```
geofft@titan:/tmp$ for i in `seq 1 20`; do echo "$i"; done | head -1
1
geofft@titan:/tmp$ cat bash.rs
fn main() {
        std::process::Command::new("bash").status();
}
geofft@titan:/tmp$ ./bash
geofft@titan:/tmp$ for i in `seq 1 20`; do echo "$i"; done | head -1
1
bash: echo: write error: Broken pipe
bash: echo: write error: Broken pipe
bash: echo: write error: Broken pipe
bash: echo: write error: Broken pipe
bash: echo: write error: Broken pipe
[...]
```

Here, `head` is supposed to terminate the input process quietly, but the bash subshell has inherited the ignored disposition of `SIGPIPE` from its Rust grandparent process. So it gets a bunch of `EPIPE`s that it doesn't know what to do with, and treats it as a generic, transient error. You can see similar behavior with `find / | head`, `yes | head`, etc.

This PR resets Rust's `SIGPIPE` handler, as well as any signal mask that may have been set, before spawning a child. Setting a signal mask, and then using a dedicated thread or something like `signalfd` to dequeue signals, is one of two reasonable ways for a library to process signals. See carllerche/mio#16 for more discussion about this approach to signal handling and why it needs a change to `std::process`. The other approach is for the library to set a signal-handling function (`signal()` / `sigaction()`): in that case, dispositions are reset to the default behavior on exec (since the function pointer isn't valid across exec), so we don't have to care about that here.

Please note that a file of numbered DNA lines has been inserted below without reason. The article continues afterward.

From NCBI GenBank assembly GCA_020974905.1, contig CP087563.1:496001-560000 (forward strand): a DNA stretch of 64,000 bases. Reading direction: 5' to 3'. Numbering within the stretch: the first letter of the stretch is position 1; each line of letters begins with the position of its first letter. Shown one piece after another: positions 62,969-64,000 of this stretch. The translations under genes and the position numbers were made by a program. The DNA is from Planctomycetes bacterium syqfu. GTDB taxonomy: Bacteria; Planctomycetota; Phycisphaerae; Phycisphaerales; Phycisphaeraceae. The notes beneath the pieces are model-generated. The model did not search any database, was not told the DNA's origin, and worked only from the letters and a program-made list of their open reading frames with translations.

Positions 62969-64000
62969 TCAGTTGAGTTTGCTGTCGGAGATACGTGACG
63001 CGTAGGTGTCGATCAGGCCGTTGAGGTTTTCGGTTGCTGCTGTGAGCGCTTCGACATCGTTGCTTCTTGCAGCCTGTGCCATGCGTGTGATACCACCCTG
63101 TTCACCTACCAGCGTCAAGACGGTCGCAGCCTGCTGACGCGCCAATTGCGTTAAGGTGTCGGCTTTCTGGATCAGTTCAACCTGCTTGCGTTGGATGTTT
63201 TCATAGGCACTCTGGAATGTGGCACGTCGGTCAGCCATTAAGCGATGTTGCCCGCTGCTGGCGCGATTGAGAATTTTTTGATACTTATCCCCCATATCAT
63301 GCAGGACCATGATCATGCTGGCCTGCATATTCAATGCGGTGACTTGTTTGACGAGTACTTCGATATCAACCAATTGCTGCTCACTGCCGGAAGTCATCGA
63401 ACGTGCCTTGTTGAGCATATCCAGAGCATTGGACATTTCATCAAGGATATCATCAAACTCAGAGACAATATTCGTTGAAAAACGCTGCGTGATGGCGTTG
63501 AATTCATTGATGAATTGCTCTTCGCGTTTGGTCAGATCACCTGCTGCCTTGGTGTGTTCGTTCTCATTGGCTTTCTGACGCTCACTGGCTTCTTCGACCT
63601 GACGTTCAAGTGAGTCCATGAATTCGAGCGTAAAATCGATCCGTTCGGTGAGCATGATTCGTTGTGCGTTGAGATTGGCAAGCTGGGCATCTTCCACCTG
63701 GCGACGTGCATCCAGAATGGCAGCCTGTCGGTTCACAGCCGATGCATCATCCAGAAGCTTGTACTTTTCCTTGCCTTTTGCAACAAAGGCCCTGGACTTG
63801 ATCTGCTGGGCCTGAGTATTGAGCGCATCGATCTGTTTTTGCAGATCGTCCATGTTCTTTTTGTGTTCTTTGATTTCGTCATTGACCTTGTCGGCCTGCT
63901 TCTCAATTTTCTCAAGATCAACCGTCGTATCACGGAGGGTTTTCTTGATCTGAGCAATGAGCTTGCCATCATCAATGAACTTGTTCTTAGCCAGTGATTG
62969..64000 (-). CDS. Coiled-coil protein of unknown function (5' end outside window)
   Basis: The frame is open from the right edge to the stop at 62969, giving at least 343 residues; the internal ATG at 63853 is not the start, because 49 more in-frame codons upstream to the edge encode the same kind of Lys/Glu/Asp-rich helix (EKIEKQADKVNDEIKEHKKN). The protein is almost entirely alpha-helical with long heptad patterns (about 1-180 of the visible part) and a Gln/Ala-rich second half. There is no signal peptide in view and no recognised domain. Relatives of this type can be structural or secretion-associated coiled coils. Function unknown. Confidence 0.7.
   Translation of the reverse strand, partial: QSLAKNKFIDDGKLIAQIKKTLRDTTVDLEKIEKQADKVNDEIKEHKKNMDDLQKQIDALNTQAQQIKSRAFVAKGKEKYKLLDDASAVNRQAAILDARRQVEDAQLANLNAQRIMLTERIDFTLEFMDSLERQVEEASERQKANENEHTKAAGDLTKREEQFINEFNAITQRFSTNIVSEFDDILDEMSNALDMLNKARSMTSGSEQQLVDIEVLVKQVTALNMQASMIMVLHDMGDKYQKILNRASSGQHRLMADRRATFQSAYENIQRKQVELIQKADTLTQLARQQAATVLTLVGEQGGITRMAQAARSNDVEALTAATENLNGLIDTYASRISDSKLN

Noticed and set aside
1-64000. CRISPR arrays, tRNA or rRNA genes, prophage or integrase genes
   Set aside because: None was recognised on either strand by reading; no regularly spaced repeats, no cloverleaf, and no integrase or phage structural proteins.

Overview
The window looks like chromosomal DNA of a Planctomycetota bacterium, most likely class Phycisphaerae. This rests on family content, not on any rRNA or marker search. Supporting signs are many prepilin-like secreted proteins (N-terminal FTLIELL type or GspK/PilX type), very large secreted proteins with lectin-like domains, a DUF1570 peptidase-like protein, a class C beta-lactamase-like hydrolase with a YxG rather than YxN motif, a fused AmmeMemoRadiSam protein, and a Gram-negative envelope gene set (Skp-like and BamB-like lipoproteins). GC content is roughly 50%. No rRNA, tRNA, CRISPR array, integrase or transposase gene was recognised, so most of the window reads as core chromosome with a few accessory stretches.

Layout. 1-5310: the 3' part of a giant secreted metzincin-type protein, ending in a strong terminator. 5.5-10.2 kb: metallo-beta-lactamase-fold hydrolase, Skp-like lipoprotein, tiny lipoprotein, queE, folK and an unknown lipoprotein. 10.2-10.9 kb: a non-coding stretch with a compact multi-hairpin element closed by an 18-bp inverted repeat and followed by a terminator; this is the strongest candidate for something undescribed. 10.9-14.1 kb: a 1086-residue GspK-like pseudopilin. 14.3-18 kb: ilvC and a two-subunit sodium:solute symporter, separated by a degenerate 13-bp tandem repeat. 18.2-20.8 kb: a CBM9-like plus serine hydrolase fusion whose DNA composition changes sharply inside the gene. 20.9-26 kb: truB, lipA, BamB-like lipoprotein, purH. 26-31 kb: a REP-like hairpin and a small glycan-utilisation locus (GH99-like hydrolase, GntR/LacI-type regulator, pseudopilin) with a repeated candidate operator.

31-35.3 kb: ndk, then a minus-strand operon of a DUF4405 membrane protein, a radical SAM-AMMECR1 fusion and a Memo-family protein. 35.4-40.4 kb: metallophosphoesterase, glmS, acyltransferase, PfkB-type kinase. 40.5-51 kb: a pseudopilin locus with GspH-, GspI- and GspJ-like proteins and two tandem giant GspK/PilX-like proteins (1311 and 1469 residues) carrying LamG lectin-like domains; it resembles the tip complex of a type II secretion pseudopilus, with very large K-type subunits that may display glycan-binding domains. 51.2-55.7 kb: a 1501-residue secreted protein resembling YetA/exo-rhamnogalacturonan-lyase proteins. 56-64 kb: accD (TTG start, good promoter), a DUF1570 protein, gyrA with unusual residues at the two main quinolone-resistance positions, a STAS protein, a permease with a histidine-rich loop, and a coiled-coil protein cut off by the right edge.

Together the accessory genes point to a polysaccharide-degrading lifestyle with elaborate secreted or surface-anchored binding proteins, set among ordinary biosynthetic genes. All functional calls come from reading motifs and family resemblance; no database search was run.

As part of this PR, I noticed that we had two somewhat-overlapping sets of bindings to signal functionality in `libstd`. One dated to old-IO and probably the old runtime, and was mostly unused. The other is currently used by `stack_overflow.rs`. I consolidated the two bindings into one set, and double-checked them by hand against all supported platforms' headers. This probably means it's safe to enable `stack_overflow.rs` on more targets, but I'm not including such a change in this PR.

r? @alexcrichton
cc @Zoxc for changes to `stack_overflow.rs`
00b862b
@bors bors added a commit to rust-lang/rust that referenced this issue Jun 22, 2015
@bors bors Auto merge of #25784 - geofft:subprocess-signal-masks, r=alexcrichton